Table of Contents

  • SANĀʾI

    J. T. P. de Bruijn

    (d. ca. 1130), Persian poet of the later Ghaznavid era, celebrated particularly for his homiletic poetry and his great influence on the development of mystical literature in general.

  • SANAI, MAHMOUD

    Ali Gheissari

    professor of psychology, psychoanalyst, educator, writer, translator, and government official.

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  • SAN‘ATIZADEH KERMANI, Homayun

    Cyrus Alinejad

    (1925-2009), entrepreneur, man of letters, publisher, and founding manager of Moʾassasa-ye entešārāt-e Ferānklin, who played an instrumental role in the introduction of modern publishing industries in Iran.

  • SANCISI-WEERDENBURG, HELEEN

    Amélie Kuhrt

    (1944-2000), Dutch ancient historian, specializing in classical Greek and Achaemenid history.

  • SAND GROUSE

    Eskandar Firouz

    a family (Pteroclididae) of game birds of which seven species are found in Persia, characteristic of Persia’s vast deserts and steppes. They have no affinity with true grouse and are included in the same order as pigeons (Columbiformes).

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  • ŠĀNDARMAN

    Cross-Reference

    one of the five traditional Ṭāleš khanates (Ḵamsa-ye Ṭavāleš) in western Gilān, between Ṭāleš Dulāb and Māsāl.

  • SANG-E CHAKHMAQ

    Christopher P. Thornton

    The Aceramic Neolithic phase spans Levels 2-5 of the Western Tepe. This period is notable for large mud-brick houses with plastered and red-painted floors and well-built fireplaces, some of which appear to have had ritual significance. Amongst these houses there is abundant evidence for lithic tools using both local flint/chert and imported obsidian.

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  • SANG-E ṢABUR

    Ali Ferdowsi

    (1966, tr. by Mohammad Reza Ghanoonparvar, as The Patient Stone, 1989), the last, and arguably, the most critically acclaimed work of fiction by Sadeq Chubak.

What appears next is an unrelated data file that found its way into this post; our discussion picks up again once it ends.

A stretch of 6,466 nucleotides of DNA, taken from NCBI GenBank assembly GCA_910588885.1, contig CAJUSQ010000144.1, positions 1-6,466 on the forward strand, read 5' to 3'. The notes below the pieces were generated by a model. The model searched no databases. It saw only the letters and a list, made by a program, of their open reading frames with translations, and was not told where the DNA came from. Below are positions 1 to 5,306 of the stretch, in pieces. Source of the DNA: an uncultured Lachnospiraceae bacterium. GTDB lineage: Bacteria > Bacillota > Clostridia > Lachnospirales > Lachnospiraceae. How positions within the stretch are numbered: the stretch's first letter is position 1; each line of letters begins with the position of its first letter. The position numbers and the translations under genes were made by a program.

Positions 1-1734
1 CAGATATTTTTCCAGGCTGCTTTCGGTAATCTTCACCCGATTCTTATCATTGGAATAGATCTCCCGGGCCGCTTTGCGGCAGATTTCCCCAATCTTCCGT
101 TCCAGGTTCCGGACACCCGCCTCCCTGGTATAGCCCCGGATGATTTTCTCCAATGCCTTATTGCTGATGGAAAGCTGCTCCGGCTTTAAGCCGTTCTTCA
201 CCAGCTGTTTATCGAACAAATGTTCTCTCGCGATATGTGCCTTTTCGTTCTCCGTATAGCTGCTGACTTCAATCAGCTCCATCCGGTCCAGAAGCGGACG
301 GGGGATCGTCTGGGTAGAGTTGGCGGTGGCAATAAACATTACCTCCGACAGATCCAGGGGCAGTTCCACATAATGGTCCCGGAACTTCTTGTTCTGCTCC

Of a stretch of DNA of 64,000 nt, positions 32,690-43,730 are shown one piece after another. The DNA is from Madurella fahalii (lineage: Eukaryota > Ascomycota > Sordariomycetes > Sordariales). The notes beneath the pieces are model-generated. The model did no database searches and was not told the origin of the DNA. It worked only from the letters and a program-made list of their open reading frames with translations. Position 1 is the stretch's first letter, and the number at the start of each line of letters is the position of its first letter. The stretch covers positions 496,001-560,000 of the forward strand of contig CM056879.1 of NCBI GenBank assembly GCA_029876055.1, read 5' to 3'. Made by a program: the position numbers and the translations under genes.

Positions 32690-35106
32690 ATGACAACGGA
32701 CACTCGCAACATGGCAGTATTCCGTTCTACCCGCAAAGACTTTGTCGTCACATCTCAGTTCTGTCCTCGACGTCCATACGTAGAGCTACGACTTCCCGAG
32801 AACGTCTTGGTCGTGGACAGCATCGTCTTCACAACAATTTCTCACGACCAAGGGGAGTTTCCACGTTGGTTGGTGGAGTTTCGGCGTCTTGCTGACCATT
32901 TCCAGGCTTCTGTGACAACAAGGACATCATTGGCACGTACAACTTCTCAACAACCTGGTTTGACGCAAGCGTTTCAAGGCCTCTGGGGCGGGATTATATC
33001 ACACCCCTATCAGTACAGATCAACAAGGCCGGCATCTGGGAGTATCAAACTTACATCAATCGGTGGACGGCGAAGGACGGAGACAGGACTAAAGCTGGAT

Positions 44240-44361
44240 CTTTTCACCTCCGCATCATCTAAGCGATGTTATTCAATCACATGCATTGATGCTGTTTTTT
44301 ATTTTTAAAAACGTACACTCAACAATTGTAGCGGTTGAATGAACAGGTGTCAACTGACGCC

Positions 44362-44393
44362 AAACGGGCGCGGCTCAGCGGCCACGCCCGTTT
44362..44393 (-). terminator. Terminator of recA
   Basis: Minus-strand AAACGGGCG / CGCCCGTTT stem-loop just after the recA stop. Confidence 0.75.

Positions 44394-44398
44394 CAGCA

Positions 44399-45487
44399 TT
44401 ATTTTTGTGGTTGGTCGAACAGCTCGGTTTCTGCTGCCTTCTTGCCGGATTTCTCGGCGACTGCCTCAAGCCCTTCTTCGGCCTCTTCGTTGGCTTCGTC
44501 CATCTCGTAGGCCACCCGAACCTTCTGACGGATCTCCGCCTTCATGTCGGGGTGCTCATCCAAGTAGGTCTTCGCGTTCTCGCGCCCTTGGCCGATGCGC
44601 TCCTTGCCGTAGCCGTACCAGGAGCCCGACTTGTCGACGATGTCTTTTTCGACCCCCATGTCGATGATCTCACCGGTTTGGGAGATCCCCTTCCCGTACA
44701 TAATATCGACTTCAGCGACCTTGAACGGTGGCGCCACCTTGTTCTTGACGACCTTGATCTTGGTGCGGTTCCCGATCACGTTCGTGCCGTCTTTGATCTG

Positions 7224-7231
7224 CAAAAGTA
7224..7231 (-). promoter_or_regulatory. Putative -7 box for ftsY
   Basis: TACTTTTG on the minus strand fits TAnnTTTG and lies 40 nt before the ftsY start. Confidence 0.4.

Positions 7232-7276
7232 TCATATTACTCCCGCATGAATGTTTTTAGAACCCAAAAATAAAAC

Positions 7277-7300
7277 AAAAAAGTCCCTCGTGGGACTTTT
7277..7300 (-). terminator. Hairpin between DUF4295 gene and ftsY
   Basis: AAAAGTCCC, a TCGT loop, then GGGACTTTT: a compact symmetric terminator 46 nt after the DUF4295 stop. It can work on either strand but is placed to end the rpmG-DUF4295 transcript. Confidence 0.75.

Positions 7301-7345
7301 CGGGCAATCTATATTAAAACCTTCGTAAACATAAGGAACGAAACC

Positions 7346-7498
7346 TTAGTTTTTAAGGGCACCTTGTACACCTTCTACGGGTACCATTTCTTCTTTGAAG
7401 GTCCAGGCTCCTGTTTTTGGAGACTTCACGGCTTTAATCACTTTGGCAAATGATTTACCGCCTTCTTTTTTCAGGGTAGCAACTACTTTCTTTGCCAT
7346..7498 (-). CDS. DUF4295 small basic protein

• SANGLĀḴ, MOḤAMMAD-ʿALI

    Maryam Ekhtiar

    (b. Qučān, Khorasan, date unknown; d. Tabriz, 3 March 1877), celebrated calligrapher and stone carver, as well as poet and author. He lived as a dervish and spent much of his time traveling, with long sojourns in the Ottoman empire and Egypt.

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  • SANJANA, Darab Dastur Peshotan

    Michael Stausberg

    (1857-1931), Zoroastrian head-priest and scholar.

  • SANJAR, Aḥmad b. Malekšāh

    Deborah G. Tor

    Abu’l-Ḥārith, Moʿezz-al-donyā-wa’l-din, Borhān Amir-al-Moʾmenin, first subordinate sultan of Khorasan and then Great Sultan of the Great Saljuq empire.

  • SAOŠYANT

    William Malandra

    a term in Zoroastrianism sometimes rendered as “savior.” Since the term also occurs frequently in reference to contemporary individuals, a more neutral translation such as “benefactor” or “helper” (Lommel) may be preferred. 

  • SĀQI-NĀMA

    Paul Losensky

    (Book of the Cupbearer), a poetic genre in which the speaker, seeking relief from his hardships, losses, and disappointments, repeatedly summons the sāqi or cupbearer to bring him wine.

  • Sāqi-nāme in Dastgāh Māhur

    music sample

  • SAQQĀ-ḴĀNA i. HISTORY

    Willem Floor

    Saqqā-ḵāna is a term referring to public water dispensers, which were, and in some places still are, a feature of some large institutional buildings in Iran, typically mosques, shrines, and bazaars.

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  • SAQQĀ-ḴĀNA ii. SCHOOL OF ART

    Hamid Keshmirshekan

    a contemporary art movement in Iran in 1962. The term was initially applied to painting and sculpture which used existing elements from votive Shiʿite art. It gradually came to be applied more widely to art works that used traditional-decorative elements.

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  • ŠARAFĀBĀD

    Robert M. Schacht and Henry T. Wright III

    Tepe Šarāfabād was excavated in 1971 by the joint project of the University of Michigan and what was then the Archeological Service of Iran. The staff of the excavation was directed by Henry T. Wright III, and the official representative of the National Research Center for Archeology was Muhammed H.Ḵošābi.

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  • SARGOḎAŠTE-E SAYYEDNĀ

    Farhad Daftary

    title of an anonymous Persian work containing the biography of Ḥasan-e Ṣabbāḥ, the founder of the Nezāri Ismaʿili state of Persia, centered at the mountain fortress of Alamut.

  • ŠARḤ-e TAʿARROF

    Nasrollah Pourjavady

    an extensive commentary in Persian on Abu Bakr Moḥammad Kalābāḏi’s Sufi manual Ketāb al-Taʿarrof le-maḏhab ahl al-taṣawwuf.

  • ŠARIF KHAN, Moḥammad

    Fabrizio Speziale

    (d. ca. 1807), physician at the court of the Mughal emperor, Shah ʿĀlam II (r. 1760-1806), author, and the eponymous founder of the Šarifi family of physicians.